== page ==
WIKIPEDIA, MA_SUSKAPlant cells photosynthesize using chloroplasts—small structures that were once free-living bacteria and retain their own DNA. Even when plants lose the ability to photosynthesize, they retain a genome in their plastids, and some scientists have argued that these genes are indispensible.
But two teams have now independently found the first examples of plants whose plastids seem to lack a genome, including a giant rot-scented flower and a group of single-celled algae. Neither case is iron-cast yet, but given the teams’ intense searches, these plants’ plastid genomes are either missing, well-hidden, or can be found only at very low levels.
Jeanmaire Molina from Long Island University and Michael Purugganan from New York University focused on Rafflesia lagascae—a Philippine parasite that does not photosynthesize, and lacks stems, roots, and leaves. The only sign of its existence is a huge red flower, which protrudes from its host vine and looks and smells like rotting flesh.
R. lagascae still has plastid-like structures in its cells but, despite using a variety of methods, the team could not find any hints of an intact plastid genome. “It’s hard to prove a negative, but we came up with controls to make sure we got it right,” said Purugganan. They tried different methods for assembling fragments of sequenced DNA or identifying plastid genes. They easily found R. lagascae’s mitochondrial genome, which also derived from ancient bacteria. And they showed that in other plants, like Arabidopsis thaliana, non-photosynthetic tissues like roots still contain huge amounts of plastid DNA.
Molina and Purugganan did detect 46 small fragments of plastid DNA, but none of them amounted to full genes. Even if they were, these genes would have so many mutations that they would not be functional. These plastid DNA fragments remain a mystery, although a third of them may have come from the host vine, the researchers proposed.
Meanwhile, David Smith from the University of Western Ontario and Robert Lee from Dalhousie University found similar results in Polytomella—a genus of single-celled, colorless, freshwater algae. It too has a plastid but not a trace of a plastid genome. Smith and Lee also showed that while the alga’s nucleus produces proteins that are used in its plastids, none of these are involved in expressing plastid genes—another sign that such genes do not exist.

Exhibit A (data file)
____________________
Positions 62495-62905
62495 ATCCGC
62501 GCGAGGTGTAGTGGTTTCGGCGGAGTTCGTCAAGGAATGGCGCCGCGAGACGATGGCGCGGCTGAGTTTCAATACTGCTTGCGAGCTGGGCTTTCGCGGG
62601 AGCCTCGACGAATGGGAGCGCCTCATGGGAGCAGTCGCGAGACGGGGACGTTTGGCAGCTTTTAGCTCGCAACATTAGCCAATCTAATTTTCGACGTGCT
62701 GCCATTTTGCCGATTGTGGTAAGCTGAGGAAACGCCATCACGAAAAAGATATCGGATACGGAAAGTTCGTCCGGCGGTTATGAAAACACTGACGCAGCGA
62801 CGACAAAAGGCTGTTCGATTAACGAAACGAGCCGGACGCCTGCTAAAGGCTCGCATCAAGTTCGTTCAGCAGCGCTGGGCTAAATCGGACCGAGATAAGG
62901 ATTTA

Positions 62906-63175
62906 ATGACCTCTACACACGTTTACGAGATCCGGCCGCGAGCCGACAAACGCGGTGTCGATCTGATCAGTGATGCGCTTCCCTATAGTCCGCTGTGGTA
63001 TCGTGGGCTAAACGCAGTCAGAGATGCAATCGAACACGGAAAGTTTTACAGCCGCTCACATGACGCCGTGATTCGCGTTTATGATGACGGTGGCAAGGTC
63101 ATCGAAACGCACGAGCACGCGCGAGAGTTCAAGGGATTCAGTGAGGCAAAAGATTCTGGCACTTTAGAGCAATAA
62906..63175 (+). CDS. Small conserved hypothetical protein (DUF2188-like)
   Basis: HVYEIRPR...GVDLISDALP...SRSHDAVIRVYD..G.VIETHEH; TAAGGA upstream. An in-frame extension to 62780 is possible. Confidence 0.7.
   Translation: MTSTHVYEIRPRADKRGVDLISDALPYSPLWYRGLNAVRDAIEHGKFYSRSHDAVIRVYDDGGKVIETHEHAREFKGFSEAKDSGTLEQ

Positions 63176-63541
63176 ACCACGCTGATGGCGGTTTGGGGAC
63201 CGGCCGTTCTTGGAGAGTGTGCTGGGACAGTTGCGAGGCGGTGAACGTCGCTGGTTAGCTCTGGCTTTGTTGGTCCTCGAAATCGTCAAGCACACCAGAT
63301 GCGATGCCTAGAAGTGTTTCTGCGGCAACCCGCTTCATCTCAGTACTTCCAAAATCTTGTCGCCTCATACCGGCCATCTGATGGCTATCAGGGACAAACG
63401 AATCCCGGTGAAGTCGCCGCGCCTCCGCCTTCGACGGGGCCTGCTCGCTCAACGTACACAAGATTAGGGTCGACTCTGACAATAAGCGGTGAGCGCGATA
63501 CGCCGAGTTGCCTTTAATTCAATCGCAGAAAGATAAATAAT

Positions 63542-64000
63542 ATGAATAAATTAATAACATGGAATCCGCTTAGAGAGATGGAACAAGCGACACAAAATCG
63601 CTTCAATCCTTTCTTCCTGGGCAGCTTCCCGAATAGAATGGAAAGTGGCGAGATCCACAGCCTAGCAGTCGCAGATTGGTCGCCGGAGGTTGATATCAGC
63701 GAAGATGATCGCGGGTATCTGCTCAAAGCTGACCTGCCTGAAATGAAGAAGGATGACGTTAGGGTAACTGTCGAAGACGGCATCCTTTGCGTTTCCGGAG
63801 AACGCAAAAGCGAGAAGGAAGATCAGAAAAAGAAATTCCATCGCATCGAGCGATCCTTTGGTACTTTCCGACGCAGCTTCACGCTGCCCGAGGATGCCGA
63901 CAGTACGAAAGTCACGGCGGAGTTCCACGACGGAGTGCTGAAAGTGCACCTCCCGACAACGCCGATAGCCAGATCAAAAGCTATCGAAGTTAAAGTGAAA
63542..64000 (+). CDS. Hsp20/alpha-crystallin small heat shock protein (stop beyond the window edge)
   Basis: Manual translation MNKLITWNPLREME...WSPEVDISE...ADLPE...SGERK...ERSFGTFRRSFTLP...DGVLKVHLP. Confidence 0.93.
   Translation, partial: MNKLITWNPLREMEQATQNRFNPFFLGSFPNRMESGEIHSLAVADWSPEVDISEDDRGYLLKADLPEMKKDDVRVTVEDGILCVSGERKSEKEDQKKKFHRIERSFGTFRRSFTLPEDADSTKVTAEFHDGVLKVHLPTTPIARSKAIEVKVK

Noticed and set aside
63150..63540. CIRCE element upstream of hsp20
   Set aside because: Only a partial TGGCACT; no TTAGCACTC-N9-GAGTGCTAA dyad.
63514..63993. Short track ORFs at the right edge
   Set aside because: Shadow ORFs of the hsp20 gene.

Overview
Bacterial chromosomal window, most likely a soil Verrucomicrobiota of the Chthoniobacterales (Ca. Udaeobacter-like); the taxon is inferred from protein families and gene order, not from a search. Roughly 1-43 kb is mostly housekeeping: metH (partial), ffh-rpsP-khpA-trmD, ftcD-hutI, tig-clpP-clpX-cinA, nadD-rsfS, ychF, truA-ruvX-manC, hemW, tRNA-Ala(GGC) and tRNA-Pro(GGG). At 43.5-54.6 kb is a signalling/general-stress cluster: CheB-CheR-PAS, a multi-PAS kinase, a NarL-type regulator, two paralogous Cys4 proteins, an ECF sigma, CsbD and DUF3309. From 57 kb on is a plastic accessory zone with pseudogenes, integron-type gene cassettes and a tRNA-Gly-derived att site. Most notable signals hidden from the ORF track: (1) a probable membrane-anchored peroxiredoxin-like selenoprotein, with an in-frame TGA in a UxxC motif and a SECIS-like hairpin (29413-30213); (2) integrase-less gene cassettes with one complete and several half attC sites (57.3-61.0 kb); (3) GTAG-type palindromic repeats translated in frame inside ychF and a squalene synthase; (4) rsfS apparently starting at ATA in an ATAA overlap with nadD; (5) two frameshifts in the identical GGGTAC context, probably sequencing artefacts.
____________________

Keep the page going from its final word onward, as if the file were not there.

If these plants have genuinely lost their plastid genomes, neither team knows why. “One possibility is that Rafflesia parasitism started in the mid-Cretaceous,” said Purugganan. “It may be that it just took some time to evolve the mechanisms whereby you can safely get rid of the chloroplast genome.” Smith and Lee suggested that Polytomella may be generally prone to gene loss in its organelles—its mitochondria have among the smallest genomes of any plant.
“These studies show that plastids can at least lose their genome given the right circumstances, which opens up the big question: Why do they have genomes at all?” said Smith. “We don’t know the answer to that.”
After all, non-photosynthetic plants, including parasites like Rafflesia, still retain plastid genomes, albeit heavily reduced ones. Even the malaria parasite Plasmodium, which descended from the same photosynthetic ancestor as plants, still clings onto its plastid genome.
Some scientists have argued that plastid genomes include essential genes with metabolic roles, such as making heme. But Rafflesia and Polytomella suggest that such genes are either not vital or have been relocated. Both teams now want to completely sequence the nuclear genomes of their respective plants, to see if they contain the missing plastid genes. Smith said he hopes that other scientists will investigate these plants using microscopy and stains that bind to DNA. “The final verdict will come in when lots of people try lots of approaches,” he said.
“Showing convincingly that something does not exist is always a challenge in science,” said Kirsten Krause from The Arctic University of Norway, who has investigated plastid evolution but was not involved in the studies. “The authors of both publications were wise to leave a back door open by indicating that plastid genome loss is a possible conclusion of their findings but not—not yet?—a new fact.”
In an e-mail, she added, “I am, nevertheless, convinced that that the publications will ignite a new wave of scientific dispute and, hopefully, of research in this field.”
D. R. Smith and R. W. Lee, “A plastid without a genome: evidence from the nonphotosynthetic green alga Polytomella,” Plant Physiology, doi:10.1104/pp.113.233718, 2014.
J. Molina et al., “Possible loss of the chloroplast genome in the parasitic flowering plant Rafflesia lagascae (Rafflesiaceae),” Molecular Biology and Evolution, doi:10.1093/molbev/msu051, 2014.